Old data, new science!

While on sabbatical in France, I finally had the time to read all (or at least most of) the papers in my “looks_interesting”-folder on the desktop… one of them was “Warm Circumpolar Deep Water transport toward Antarctica driven by local dense water export in canyons” by Morrison et al (2020). The title tells it all: their model results showed that where cold, dense water flows down the slope, warm water was flowing in the opposite direction, i.e. up the slope and onto the continental shelf!  About half-way through the paper, where the authors stated that they were “unaware of direct observations that can be analyzed to test our modeling results”, I stopped reading – not because the paper was not interesting, but because I was aware of such observations!

During my PhD (a decade and a half ago!) I worked with “local dense water export in canyons” and I knew very well that a ridge downstream of the Filchner Trough in the southern Weddell Sea is steering dense water down the slope – I also knew that this is a (relatively) well-sampled region of the Southern ocean…  would the old (and not so old) data show the upslope flow of warm water suggested by the model?

I had just spent time downloading and organizing Southern Weddell Sea CTD-data from data bases and archives for another project, so I was set to go… and it did not took long before I sent an e-mail with figures to Jean Baptiste Sallée (whom I was visiting at LOCEAN in Paris) asking if he was in. It all fitted together so nicely – the temperature-profiles collected over the last fifty (!) years clearly showed that, above the slope, we found warm water higher up in the water column in the vicinity of the ridge than elsewhere. Water on the continental shelf in that region was warmer than the warm water intrusions further the east.  While I had studied mooring data from the region for months, if not years, to learn about the flow of dense water on the slope, I had never really cared to look at the records from the instruments higher up, those that were placed above the dense plume. Now, these were the ones that mattered – and sure enough, the mean current had an up-slope component! We had observational evidence supporting the mechanism suggested by the numerical model! It took us a while to write it up –  and some extra analysis and modelling to convince the reviewers – but the paper was finally published in Nature communications earlier today: “Observational evidence for on-shelf heat transport driven by dense water export in the Weddell Sea”!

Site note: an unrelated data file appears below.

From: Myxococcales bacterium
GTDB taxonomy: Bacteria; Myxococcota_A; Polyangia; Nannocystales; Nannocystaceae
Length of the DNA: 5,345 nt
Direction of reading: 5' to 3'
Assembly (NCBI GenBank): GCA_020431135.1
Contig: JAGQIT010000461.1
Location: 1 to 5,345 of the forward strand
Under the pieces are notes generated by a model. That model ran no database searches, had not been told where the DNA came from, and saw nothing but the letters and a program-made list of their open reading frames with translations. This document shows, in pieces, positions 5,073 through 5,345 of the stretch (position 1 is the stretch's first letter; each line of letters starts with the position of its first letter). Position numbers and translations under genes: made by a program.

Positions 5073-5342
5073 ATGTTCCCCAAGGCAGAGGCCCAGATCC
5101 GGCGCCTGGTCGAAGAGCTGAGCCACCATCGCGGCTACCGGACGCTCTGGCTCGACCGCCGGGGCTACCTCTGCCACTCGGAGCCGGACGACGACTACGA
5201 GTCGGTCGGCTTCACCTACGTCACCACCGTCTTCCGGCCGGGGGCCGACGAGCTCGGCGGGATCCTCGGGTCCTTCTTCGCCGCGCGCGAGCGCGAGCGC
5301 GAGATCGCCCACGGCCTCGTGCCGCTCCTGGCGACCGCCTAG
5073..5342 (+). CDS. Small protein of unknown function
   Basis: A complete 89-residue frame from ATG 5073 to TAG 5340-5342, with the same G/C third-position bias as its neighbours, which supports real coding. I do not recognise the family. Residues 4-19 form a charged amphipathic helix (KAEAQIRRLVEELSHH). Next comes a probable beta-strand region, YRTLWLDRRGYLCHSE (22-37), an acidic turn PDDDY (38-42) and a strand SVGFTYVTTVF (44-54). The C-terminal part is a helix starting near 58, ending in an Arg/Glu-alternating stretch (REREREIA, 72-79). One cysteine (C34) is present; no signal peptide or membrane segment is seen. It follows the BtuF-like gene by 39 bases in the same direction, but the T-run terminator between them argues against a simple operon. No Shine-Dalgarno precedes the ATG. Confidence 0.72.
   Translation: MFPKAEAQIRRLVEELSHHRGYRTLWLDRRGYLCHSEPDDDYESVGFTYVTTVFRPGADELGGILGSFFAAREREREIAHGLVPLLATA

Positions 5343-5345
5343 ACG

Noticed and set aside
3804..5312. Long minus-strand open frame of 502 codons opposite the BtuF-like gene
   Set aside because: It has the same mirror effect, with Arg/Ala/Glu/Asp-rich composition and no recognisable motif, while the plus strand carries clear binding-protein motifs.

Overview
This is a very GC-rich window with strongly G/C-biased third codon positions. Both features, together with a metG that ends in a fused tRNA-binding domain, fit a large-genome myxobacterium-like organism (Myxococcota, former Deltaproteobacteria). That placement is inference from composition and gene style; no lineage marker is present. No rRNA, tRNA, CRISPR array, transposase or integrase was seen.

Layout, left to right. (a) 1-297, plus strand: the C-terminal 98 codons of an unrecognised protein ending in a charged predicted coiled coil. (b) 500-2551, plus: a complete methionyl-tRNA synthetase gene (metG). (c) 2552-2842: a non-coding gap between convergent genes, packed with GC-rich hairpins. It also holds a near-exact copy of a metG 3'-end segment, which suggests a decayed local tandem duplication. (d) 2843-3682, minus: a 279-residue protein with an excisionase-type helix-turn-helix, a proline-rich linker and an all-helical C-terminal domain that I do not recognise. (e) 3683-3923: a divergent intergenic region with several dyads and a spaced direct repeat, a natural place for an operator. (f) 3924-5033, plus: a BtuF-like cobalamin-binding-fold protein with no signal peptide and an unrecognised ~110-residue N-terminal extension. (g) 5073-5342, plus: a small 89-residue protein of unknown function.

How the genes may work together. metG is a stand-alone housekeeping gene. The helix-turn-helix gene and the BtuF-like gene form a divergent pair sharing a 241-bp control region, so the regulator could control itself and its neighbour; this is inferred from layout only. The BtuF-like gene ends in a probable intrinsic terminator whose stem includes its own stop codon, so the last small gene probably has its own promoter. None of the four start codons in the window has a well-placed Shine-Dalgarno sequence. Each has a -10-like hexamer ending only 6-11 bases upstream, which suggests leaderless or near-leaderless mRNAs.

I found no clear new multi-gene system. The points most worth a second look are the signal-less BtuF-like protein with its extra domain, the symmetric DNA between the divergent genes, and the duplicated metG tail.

Troll Observing Network (Tone)

I’ve headed north to Tromsø (where winter and snow is still hanging around town but where the sun is up almost 24h a day!) to be part of the kick-off meeting for TONe, a large infrastructure project. In short – the Norwegian Research Council is paying for a lot of fancy and exciting instrumentation that is to be installed at and around the Norwegian research station Troll in Dronning Maud Land, Antarctica. 

NP – director Ole Arve opens the kick-off meeting for TONe.

Over the coming years, the Norwegian Polar Institute (who runs the station) and friends will install instruments to observe everything from the ionosphere&southern lights to seismic activity, pollution and birds.

I’ll be involved in two observatories: FIO (Fimbul Iceshelf Observatory) and MOMO (Multidisciplinary Ocean Moored Observatory).  In FIO, we will drill through a few hundreds of meters of ice to renew the moorings under the Fimbul Ice shelf. These were installed in 2009 and they are still running! We will also put moorings on the continental slope north of the ice shelf (MOMO) so that we can connect what happens in the ocean with what’s happening in the cavity. I look forward to a lot of data – and a continued collaboration with Tore, Laura & Co in Tromsø!


Tore (Norwegian Polar Institute) presents FIO&MOMO


Quarantine, Day 16: Finally checking out!

I can’t believe we are finally there – after sixteen long days in this hotel, we’re finally checking out this afternoon! Our luggage is already on its way to the airport, and in a couple of hours, the rest of us will follow! Polarstern is already in Port Stanley, Falkland Islands, waiting to take us down to the Weddell Sea.